Blog Mantra and Music Videos

A Song about Newgrange by Clannad

clannad newgrange song

Clannad during a performance in Glasgow in 2007. Public domain image found here.

Clannad is a family band from Ireland that formed in the 1970s, performing a variety of music, such as folk, folk rock, Celtic and traditional Irish music — a genre they are known for having popularized. A song by this band titled Newgrange, from their album Magical Ring, has just been added to the European folk music section in the music resource library.

The song evokes a feeling of mystery and wonder while contemplating the ancient site of Newgrange in Ireland and the people who built it, with lyrics such as:

“Wait for the sun on a winter’s day
And a beam of light shines across the floor.
Mysterious ring, a magical ring.
But forgotten is the race that no-one knows.”

(The full lyrics of the song can be found here.)

Newgrange winter solstice tuatha de danann

Newgrange Mound. Photo by Tjp finn [CC BY-SA 4.0], via Wikimedia Commons

Newgrange is a massive mound that aligns to winter solstice. A shaft of light streams through the cross-shaped passage in the mound and lights up the central chamber at dawn on this day. It is one of Ireland’s most famous ancient sites, believed to have been built around 5000 years ago.

According to local tradition and lore, this site was built by the ancient race known as the Tuatha Dé Danann — a people who were said to have arrived in Ireland by the sea, bringing the Religion of the Sun there and establishing many sacred sites.1

Information about the winter solstice observance at Newgrange

Below is Clannad’s beautiful song about this ancient site:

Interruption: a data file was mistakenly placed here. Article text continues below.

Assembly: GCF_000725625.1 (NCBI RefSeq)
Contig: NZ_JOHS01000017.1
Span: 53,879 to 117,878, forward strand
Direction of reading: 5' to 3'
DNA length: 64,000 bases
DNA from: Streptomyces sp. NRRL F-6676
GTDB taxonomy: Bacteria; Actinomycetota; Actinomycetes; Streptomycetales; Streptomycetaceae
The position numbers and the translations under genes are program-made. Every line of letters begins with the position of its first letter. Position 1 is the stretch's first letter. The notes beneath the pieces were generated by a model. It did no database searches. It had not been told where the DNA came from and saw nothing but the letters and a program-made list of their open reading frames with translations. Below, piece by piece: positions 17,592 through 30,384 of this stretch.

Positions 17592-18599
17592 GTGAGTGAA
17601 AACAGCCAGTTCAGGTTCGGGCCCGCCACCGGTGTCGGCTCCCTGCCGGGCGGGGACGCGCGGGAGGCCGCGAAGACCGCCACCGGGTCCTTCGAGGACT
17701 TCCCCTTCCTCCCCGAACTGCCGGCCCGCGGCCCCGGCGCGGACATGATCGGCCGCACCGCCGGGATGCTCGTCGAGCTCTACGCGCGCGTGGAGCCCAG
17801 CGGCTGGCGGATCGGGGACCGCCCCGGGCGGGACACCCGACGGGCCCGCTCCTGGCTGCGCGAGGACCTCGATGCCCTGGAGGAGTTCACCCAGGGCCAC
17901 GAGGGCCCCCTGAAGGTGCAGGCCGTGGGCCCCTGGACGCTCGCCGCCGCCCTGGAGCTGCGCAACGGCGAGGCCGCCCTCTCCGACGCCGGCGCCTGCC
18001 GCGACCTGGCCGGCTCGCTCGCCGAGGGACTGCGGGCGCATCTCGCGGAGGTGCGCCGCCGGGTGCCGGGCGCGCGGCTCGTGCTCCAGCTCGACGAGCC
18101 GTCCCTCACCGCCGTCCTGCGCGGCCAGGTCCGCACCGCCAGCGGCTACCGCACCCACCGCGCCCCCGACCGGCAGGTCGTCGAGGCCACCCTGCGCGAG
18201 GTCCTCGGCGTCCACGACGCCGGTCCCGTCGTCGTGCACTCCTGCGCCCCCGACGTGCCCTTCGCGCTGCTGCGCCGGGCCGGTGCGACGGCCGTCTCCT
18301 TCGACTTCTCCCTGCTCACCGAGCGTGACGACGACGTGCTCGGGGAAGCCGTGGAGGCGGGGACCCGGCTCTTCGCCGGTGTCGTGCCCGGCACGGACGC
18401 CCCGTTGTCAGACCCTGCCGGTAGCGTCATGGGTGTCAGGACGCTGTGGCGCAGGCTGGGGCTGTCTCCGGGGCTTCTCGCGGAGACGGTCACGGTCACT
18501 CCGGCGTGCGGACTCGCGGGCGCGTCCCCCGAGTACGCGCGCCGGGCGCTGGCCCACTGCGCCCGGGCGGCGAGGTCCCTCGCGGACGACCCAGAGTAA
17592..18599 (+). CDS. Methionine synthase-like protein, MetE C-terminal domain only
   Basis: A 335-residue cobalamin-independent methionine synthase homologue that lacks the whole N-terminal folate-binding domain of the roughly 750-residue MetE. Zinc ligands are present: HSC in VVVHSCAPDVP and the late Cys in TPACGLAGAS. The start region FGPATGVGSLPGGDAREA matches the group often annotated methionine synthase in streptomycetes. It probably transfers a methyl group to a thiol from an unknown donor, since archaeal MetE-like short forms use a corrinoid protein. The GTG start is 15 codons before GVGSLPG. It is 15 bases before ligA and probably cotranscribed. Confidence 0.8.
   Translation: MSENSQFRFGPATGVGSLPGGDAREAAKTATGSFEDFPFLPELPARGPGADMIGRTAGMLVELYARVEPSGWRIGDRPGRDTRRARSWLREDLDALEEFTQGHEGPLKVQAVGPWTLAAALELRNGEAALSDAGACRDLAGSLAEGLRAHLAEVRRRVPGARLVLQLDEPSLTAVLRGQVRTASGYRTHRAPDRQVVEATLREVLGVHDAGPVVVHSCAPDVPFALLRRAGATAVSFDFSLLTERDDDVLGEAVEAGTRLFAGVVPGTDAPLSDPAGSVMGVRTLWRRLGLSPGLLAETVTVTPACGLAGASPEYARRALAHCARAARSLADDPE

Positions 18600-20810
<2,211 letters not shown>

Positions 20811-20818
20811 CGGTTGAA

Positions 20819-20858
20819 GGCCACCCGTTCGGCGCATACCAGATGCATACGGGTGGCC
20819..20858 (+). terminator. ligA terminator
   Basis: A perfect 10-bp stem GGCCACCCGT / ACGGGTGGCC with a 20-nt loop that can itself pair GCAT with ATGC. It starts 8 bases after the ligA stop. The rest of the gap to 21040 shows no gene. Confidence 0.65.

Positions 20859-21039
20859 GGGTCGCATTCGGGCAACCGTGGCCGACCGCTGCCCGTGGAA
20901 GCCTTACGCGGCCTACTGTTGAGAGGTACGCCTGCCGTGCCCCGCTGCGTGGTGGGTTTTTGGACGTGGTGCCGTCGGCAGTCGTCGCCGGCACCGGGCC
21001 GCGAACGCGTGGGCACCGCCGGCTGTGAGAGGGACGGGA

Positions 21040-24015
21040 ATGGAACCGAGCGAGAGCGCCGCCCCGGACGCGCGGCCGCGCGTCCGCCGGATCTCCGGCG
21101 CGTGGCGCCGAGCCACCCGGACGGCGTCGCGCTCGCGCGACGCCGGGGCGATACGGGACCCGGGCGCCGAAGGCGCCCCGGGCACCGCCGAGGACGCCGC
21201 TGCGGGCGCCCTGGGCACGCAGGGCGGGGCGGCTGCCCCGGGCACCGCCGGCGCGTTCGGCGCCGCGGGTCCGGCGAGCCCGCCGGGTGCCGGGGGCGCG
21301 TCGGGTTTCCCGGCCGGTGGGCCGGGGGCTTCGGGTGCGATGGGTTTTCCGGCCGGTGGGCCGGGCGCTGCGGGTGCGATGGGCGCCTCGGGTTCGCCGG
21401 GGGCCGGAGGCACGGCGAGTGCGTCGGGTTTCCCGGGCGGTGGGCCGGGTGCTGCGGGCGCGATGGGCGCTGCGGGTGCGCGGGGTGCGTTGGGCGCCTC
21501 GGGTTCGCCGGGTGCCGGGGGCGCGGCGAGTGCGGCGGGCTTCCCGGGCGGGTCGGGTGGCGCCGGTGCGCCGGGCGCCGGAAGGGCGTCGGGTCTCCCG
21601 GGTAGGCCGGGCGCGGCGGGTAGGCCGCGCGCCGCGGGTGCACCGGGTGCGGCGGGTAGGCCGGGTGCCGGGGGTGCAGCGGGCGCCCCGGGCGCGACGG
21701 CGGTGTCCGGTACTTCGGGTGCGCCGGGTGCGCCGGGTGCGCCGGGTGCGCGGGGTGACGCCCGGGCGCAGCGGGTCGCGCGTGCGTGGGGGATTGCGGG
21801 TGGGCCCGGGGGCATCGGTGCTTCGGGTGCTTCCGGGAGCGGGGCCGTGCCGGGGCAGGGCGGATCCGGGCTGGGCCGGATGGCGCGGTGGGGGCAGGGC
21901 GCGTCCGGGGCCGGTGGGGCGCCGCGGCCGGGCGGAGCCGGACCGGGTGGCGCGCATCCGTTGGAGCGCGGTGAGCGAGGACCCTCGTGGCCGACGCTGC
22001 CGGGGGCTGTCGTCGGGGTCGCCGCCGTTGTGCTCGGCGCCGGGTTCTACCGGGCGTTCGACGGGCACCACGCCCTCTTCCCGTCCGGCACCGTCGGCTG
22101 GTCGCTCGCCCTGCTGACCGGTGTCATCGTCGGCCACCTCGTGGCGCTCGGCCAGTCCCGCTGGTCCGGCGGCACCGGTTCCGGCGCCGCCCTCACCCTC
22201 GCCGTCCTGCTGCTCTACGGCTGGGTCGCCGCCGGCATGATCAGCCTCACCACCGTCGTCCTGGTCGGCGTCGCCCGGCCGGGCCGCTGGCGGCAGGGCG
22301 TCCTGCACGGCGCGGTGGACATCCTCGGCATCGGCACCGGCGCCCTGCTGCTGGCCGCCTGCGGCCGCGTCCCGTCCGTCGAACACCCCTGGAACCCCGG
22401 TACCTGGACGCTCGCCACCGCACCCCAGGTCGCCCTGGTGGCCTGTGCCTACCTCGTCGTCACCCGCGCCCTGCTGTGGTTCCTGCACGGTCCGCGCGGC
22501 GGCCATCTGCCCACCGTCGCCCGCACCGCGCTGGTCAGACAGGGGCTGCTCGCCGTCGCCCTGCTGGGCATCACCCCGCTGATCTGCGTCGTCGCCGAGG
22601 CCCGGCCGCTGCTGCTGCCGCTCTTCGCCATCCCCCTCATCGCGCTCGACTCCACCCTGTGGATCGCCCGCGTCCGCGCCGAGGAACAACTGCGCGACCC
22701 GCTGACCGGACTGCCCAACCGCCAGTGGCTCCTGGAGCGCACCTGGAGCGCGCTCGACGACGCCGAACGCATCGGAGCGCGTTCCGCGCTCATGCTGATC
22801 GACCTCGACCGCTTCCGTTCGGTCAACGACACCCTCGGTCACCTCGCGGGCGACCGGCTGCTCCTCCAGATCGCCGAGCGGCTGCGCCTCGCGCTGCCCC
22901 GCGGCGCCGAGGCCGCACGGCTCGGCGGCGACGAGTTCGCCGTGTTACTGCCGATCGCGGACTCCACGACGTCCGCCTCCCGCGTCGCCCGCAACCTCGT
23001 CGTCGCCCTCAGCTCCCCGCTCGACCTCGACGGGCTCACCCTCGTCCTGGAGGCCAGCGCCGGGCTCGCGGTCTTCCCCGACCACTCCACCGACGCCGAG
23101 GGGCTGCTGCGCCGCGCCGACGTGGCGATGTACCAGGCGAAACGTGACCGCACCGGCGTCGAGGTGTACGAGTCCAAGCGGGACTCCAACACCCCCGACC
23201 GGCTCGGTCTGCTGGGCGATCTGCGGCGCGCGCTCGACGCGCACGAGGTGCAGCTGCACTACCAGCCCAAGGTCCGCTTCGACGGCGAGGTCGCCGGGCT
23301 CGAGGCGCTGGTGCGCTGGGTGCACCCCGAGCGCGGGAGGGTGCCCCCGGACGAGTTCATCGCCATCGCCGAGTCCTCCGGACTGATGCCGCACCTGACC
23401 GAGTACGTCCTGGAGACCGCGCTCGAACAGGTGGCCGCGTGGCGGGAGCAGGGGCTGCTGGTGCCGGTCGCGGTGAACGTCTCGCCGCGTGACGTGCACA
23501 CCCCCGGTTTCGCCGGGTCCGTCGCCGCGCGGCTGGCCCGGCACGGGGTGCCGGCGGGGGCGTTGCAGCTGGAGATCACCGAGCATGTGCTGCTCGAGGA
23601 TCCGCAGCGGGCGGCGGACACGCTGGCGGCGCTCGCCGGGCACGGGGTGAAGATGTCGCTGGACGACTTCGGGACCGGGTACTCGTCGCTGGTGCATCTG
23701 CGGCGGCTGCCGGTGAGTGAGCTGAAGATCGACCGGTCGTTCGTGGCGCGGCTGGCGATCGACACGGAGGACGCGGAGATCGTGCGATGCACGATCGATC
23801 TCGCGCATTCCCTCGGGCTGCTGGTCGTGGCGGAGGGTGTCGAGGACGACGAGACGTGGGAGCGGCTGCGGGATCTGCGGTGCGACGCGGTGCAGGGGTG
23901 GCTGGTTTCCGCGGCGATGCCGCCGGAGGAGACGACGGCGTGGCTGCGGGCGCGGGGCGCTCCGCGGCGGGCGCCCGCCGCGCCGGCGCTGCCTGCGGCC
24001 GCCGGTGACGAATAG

(Another video with images of Newgrange set to the song by Clannad can be found here.)

Here is another version of the song performed live by a group called Celtic Woman:

More songs can be found via the resources section here:


  1. More information on this subject can be found in the book The Path of the Spiritual Sun by Belsebuub and Angela Pritchard. (Mystical Life Publications, 2017). Chapter 2: The Lost Civilization of the Sun, as well as Chapter 10, section on Cairn T on p. 324. More information about Newgrange specifically can be found in Chapter 9.)  

About the author

Jenny Resnick

Jenny Resnick is a researcher and practitioner of the ancient religion of the sun and the Managing Editor for The Spiritual Sun, where she also researches and writes about ancient sacred sites; spiritual texts and practices; the latest discoveries in archeology, archeoastronomy, and related sciences; as well as the exploration of various facets of the lost civilization of the sun.

22 Comments

  • Thanks Jenny, our family very much enjoyed listening to this song, and especially after reading the translation.

  • An Irish Rock band came up at the same time as Clannad and much of their music pays tribute to our mythical Celtic stories. The first half of this album is about the Tuatha De Danaan landing in Ireland. It’s based on “The Battle of Moy Tura/ The Book of the taking of Ireland”, which is one of our most ancient and important texts.

    https://www.youtube.com/watch?v=z2d5cP083HI

    • Some interesting song names there Figserello. On a quick listen to some of them they sound like an Irish version of a mix of Greenslade, Queen and Led Zep or as one commenter on that video said – “celtic/folk/rock/ metal”.

  • Nice music with such meaning lyrics!
    It’s beautiful that Irish people respect and love its very ancient past even it’s unknown to them.

  • Beautiful voices, calming and soothing to listen to, even Enya’s songs are reminiscent of this style.
    Ancient sites and words to lead us to them…!